Confessions of a Brooklyn Foodie

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When I get flack that I’m a food snob that only likes expensive things, I put down the black truffles and explain it just ain’t so. I’m a fan of good food, period. And there’s nothing wrong with liking good things. You’re allowed to like good movies, good music, even good whiskey. As soon as you like good food, you’re suddenly a snob.

Well, this snob comes from basic beginnings; the manicured streets of middle-class Staten Island. The Rock, as some of us call it. Not a lot of fine dining on The Rock back in the day, which was fine by me, content as I was with Quarter Pounders, Marathon Bars and Dr. Pepper. I wouldn’t know foie gras if you force fed it to me, but I knew what a school special was, and I could order a cheap one in town with a Snapple and a bag of Fritos for a satisfying lunch. In case you ain’t from Shaolin, a school special is a bagel with one slice of ham and one slice of cheese, heated up. You’re welcome.

As soon as you like good food, you’re suddenly a snob.

I wasn’t alone, most of us had simple tastes, fed by ethnic mothers and grandmothers if you were lucky, and I was. My excursions into fast food, snacks and milkshakes were in direct violation of the food they cherished. They took what they did seriously and to an extent I judge all food on those dishes.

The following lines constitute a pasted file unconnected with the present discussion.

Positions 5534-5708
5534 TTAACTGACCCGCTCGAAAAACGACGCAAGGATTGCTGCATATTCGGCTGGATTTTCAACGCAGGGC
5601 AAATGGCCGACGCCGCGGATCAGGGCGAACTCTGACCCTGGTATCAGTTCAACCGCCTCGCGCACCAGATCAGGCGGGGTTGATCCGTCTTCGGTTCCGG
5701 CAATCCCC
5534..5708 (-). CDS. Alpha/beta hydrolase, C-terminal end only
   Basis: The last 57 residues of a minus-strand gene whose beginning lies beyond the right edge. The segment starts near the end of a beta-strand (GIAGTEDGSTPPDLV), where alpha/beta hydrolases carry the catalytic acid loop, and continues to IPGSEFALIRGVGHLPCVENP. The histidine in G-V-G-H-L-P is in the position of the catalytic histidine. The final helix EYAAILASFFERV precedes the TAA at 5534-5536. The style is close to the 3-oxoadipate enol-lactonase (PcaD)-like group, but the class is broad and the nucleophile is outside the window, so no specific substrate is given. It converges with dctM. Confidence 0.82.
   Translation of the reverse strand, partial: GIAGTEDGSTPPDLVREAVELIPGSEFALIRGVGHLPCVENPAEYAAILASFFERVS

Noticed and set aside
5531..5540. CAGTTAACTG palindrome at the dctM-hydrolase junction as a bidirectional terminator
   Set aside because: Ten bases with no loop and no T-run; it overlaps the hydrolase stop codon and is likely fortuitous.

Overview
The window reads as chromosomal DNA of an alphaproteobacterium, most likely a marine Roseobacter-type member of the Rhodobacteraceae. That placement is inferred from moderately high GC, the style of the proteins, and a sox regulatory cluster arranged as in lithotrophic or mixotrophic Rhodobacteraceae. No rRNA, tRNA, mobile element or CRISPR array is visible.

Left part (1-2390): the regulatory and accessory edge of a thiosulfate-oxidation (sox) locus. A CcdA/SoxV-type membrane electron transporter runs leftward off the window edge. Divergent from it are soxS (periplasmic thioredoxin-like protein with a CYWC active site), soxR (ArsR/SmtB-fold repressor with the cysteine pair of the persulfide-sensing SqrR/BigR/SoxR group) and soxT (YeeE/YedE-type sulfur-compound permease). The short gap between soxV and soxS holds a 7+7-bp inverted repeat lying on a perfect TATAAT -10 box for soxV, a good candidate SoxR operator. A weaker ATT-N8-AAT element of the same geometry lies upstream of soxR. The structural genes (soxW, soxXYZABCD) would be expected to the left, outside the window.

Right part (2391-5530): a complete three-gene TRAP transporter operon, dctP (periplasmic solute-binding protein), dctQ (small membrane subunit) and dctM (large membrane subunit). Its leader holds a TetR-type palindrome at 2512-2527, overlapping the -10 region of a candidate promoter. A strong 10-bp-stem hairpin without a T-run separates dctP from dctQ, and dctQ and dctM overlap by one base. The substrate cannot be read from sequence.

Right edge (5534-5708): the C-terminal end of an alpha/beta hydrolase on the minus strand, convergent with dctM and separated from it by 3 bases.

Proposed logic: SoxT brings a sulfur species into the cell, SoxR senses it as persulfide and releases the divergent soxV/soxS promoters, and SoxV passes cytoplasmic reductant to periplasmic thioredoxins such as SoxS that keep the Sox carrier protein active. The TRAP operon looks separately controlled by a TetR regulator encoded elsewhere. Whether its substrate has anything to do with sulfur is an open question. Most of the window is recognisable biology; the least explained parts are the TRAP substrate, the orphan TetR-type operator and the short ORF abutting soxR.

This isn’t as good as my mother’s sauce,” I say to Kim across the table.
Your mother wouldn’t call it sauce,” she reminds me.

I write about food because I think about it a lot. I have a lot of food memories going way back. Like when that kid threw up at my first grade pizza party. I couldn’t eat pizza again for ten years. Or back when I was eight, I spent hours eating black olives from my fingertips, chain-drinking cream sodas at some wedding reception. It was the first time I had cream soda in my life and I was forever changed. It blew my mind. I can only compare it to the time I realized that the God character in my instruction manual wasn’t real.

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A food memory I always go back to is picking up some fresh salted mozzarella from Demonte or Pastosa in Eltingville, a few vine ripe tomatoes, and some sliced turkey or roast beef – sharing it with my Grandma back home. With a little salt and pepper, and some fresh basil from the side of the house, we were golden.

I guess what I’m saying is feel free to like the good things, but that good is where you find it. And there’s nothing wrong with having a pricey meal now and again as long as you can also savor the cheap eats.

Or don’t. I really don’t care what you do, honestly.

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